McClosed. McDonald’s announces that it will stop doing business in Russia. Yesterday, the Golden Arches was joined by one of its biggest partners, The Coca-Cola Company, in ceasing its operations after the invasion of Ukraine.
Starbucks and PepsiCo announced similar moves. They join a Who’s, Who list of global brands such as Delta Air Lines (who cut ties with Aeroflot – Russian Airlines), adidas (cutting ties with the Russia Soccer Federation), Toyota Motor Corporation (stop production at its St. Petersburg plant), Visa, Mastercard, Netflix, Google, Meta (Facebook, Instagram, WhatsApp), FedEx, UPS, The HEINEKEN Company, The Walt Disney Company, IKEA, Microsoft, Apple, IBM, Airbnb, American Express, bp, Procter & Gamble, and dozens of other companies.
It’s not a small gesture by McDonald’s. The chain has 850 stores in Russia. Nearly 85% of those are company-owned. It has also temporarily closed its restaurants in Ukraine. Those two countries account for nearly 10% of global revenues at the Golden Arches.
The move is also hugely symbolic. The Iron Curtain was lifted back in 1989. I was studying overseas at the time. I vividly remember seeing the amazing images of the Berlin Wall coming down that November.
Just months later, McDonald’s would open in Pushkin Square in Moscow. On January 31, 1990, over 30,000 Soviets lined up for hours to taste the Big Mac and wash it down with a Coke. During the next 30+ years, a new McDonald’s would open in Russia every two weeks on average.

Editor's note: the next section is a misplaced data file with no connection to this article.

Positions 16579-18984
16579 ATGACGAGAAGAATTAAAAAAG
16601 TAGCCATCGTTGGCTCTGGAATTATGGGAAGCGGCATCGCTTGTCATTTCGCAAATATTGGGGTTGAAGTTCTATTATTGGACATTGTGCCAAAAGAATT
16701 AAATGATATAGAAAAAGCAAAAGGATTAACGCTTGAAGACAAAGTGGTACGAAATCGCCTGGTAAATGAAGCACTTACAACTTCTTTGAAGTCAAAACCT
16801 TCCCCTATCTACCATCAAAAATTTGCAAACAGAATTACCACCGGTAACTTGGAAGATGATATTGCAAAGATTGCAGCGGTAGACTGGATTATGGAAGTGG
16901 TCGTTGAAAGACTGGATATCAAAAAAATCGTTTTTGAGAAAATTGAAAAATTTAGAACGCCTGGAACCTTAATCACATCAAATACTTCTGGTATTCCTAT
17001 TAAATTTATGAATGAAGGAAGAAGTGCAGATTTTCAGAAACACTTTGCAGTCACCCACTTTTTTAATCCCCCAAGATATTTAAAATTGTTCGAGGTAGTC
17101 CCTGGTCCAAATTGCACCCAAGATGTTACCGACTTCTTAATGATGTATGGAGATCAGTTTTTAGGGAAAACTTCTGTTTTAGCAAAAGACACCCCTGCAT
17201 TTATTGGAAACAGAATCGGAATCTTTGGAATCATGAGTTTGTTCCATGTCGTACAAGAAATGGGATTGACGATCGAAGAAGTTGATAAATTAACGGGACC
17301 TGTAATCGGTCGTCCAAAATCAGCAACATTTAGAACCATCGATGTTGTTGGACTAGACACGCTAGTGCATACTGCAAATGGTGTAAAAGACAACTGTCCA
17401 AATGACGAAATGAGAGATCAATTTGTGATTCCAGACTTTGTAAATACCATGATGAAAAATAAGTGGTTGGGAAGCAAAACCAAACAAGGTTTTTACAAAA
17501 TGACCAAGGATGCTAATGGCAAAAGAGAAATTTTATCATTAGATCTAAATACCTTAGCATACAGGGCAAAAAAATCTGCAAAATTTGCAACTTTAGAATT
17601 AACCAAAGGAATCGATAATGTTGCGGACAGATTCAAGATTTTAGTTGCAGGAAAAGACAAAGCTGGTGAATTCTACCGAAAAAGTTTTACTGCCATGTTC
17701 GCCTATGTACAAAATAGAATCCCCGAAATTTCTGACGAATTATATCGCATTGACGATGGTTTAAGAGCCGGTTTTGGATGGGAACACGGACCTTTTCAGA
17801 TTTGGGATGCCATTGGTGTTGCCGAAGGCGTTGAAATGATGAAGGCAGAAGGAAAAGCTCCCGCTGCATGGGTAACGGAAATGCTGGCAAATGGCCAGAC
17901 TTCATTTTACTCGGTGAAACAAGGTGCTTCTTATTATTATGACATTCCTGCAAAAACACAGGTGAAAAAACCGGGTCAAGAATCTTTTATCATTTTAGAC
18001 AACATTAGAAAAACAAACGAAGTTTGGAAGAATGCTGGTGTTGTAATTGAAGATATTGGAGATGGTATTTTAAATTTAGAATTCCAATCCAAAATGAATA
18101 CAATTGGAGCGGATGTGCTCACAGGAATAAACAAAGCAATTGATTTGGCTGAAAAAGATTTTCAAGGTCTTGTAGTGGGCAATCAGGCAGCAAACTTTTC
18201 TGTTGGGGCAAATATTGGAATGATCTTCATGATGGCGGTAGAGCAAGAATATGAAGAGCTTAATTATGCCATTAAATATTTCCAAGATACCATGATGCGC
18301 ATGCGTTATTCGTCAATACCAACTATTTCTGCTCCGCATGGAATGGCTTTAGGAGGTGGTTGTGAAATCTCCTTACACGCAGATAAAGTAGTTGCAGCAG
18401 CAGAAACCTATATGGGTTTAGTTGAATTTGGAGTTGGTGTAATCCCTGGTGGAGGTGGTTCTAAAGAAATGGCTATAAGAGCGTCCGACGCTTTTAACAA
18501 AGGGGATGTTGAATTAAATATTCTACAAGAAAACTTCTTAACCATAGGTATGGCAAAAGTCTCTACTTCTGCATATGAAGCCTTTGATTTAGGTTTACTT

In 2002, I made my first trip to Moscow for work. While visiting, I made a special field trip to have dinner at the McD’s in Pushkin Square. I can remember taking the subway and navigating my way to the restaurant. It would begin my quirky move to eat at McDonald’s when visiting a new country.
You can stand out in business in two ways. One way is by doing more of something. Here we see a demonstration of the other approach. Doing less and withholding from the norm. McDonald’s CEO Chris Kempczinski stated the reason behind the move, “Our values mean we cannot ignore the needless human suffering unfolding in Ukraine.”
In a classy move, McDonald’s will continue paying its 62,000 employees in Russia. Kempczinski shared they will continue to support those, “who have poured their heart and soul into our McDonald’s brand.”
Postscript: In 2013 and 2014, I made a series of three trips to Russia for speaking engagements with the telecom Beeline Business. One was to the Russian city of Rostov on Don. It is located near the border with Ukraine. I was in the city shortly after fighting broke between Ukraine and Russian Separatists. The event organizer advised that I shouldn’t leave the hotel. I remember the tension and I was over 30 miles from the shelling and fighting. My heart goes out to the Ukrainians who have now experienced this for the last fortnight. Stay strong.
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